The Australian share market has opened in the red dragged down by the big four banks and the energy sector as oil prices fell to a seven month low in the United States overnight.

At 1040 AEST on Tueday, the benchmark S&P/ASX200 index was down 6.7 points, or 0.12 per cent, at 5,798.5, while the broader All Ordinaries index was down 5 points, or 0.09 per cent, at 5,830.5.

CommSec market analyst Steven Daghlian says Tuesday's softer start was "no huge surprise" with energy stocks down on the back of a 1.1 per cent drop in oil prices in the US overnight.

"That is a major drag on all the big names," Mr Daghlian said.

Santos, Woodside Petroleum and Oil Search were among the worst performers, down between 0.69 per cent and 1.48 per cent at 1040 AEST on Tuesday.

Despite major energy falls, Mr Daghlian said, the financial sector was another main player holding back the market following the release of Moody's credit ratings cut announced after Monday's market close.

"This is the first opportunity for them to react to that and also the bank levy which passed the federal parliament yesterday as well," he said.

The federal parliament on Monday passed its $6.2 billion budget repair levy it plans to impose on the major lenders.

The big four - Commonwealth, ANZ, Westpac and National Australia Bank - fell between 0.02 per cent and 0.57 per cent with Westpac leading the decline.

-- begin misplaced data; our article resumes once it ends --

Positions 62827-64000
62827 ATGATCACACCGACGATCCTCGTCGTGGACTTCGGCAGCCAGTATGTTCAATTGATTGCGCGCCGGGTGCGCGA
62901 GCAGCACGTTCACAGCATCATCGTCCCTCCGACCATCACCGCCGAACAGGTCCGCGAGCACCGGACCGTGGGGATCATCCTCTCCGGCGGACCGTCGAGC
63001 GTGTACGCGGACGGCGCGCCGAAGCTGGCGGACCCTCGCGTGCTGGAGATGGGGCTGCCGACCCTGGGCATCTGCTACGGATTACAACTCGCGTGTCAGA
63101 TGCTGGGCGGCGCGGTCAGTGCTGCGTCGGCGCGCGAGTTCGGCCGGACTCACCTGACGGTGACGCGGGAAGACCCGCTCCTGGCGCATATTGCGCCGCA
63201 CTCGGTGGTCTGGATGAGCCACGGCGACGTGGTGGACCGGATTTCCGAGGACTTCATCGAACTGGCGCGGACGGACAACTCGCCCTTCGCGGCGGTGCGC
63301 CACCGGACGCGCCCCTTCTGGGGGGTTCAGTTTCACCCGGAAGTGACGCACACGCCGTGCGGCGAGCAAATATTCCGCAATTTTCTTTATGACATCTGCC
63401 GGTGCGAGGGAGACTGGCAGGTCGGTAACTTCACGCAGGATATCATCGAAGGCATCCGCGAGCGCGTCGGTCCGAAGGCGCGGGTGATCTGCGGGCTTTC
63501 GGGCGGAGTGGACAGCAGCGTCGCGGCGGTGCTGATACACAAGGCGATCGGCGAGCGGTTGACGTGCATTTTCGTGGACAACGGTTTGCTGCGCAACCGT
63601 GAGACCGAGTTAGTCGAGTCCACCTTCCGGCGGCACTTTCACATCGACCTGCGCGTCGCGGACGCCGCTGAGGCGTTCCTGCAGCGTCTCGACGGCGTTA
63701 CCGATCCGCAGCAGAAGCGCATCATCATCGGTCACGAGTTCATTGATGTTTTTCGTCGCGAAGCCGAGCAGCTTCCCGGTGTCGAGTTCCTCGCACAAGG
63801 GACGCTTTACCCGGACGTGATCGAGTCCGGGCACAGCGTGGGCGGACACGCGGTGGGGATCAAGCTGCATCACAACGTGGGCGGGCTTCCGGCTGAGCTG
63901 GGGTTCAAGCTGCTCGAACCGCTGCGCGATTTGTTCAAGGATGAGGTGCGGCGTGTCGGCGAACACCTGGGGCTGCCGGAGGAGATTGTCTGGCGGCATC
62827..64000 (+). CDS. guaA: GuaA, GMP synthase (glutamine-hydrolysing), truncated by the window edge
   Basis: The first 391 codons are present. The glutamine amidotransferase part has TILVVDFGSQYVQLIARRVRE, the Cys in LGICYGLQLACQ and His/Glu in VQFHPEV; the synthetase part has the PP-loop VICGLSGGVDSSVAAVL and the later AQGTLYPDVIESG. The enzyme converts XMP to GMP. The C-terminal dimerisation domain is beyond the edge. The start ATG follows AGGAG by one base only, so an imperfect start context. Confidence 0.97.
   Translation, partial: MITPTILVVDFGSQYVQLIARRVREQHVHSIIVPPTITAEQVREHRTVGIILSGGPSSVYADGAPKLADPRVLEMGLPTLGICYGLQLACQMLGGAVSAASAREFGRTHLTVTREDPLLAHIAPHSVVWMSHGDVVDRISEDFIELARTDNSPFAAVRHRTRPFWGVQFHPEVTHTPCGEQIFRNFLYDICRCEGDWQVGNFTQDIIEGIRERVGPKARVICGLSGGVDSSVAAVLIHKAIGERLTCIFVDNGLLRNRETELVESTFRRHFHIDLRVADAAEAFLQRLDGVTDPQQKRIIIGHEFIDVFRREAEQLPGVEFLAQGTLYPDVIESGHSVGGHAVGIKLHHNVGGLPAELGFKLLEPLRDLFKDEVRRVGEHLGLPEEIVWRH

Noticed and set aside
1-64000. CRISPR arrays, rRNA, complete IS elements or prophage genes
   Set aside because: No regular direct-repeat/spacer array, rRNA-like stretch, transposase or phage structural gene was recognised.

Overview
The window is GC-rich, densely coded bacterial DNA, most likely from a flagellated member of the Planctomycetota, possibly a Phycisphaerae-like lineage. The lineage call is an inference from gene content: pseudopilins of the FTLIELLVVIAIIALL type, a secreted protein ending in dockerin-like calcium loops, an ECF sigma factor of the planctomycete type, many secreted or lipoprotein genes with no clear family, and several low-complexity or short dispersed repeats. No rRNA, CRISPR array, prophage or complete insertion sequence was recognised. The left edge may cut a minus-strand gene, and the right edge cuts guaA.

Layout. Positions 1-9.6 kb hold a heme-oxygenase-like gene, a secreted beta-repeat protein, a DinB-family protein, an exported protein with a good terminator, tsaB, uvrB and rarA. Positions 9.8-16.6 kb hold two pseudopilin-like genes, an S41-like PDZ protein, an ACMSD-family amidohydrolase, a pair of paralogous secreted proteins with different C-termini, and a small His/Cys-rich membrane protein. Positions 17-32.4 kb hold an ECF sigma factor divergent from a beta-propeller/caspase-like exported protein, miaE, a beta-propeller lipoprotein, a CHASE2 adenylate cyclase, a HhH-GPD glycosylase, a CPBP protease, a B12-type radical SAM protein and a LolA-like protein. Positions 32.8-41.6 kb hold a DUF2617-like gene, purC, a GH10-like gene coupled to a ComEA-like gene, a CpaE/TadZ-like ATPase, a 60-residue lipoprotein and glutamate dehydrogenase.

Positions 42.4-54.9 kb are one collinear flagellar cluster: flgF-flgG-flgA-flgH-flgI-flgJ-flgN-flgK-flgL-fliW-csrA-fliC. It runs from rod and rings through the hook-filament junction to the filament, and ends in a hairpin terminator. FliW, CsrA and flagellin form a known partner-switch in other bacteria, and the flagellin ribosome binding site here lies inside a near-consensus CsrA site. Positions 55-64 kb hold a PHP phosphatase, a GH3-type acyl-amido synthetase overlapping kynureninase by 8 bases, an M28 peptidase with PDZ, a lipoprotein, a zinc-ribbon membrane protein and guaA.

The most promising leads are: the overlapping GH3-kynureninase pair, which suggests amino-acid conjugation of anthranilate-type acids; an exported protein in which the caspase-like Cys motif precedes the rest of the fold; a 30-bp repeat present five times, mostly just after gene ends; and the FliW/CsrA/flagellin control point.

"They are certainly being hit at the moment," Mr Daghlian said.

Locally, both Tabcorp and Tatts Group's shares have been placed in a trading halt awaiting a determination by the Australian Competition Tribunal on whether their proposed $11 billion merger can go ahead.

Shares in APA Group were flat following news it will build a gas pipeline as part of an expansion to its east coast gas grid after signing a memorandum of understanding with Blue Energy, whose shares were up 12.5 per cent.

Investors took a liking to the news struggling luxury handbag retailer Oroton will receive up to $3 million in credit support from its largest shareholder to help turn its business around as sales continue to slump. Its shares were up 6.28 per cent at $1.10.

Meanwhile, the Australian dollar is back below 75 US cents after the US dollar strengthened following New York Federal Reserve president William Dudley's comments expressing optimism that US inflation would rise, thanks to a tightening jobs market.

The local currency was trading at 75.93 US cents at 1040 AEST on Tuesday, from 76.11 on Monday.

ON THE ASX AT 1040 AEST:

* The benchmark S&P/ASX200 was down 6.7 points, or 0.12 per cent, at 5,798.5.

* The broader All Ordinaries index was down 5 points, or 0.09 per cent, at 5,830.5.

* The March SPI200 futures contract was up one point or 0.02 per cent at 5,744.

* National turnover was 721 million securities traded worth $785 million.

CURRENCY UPDATE:

* The Australian dollar is trading lower at 75.93 US cents, down from 76.11 US cents at Monday's close.

(*Currency closes taken at 1700 AEDT previous local session, bond market closes taken at 1630 AEDT previous local session)

AAP

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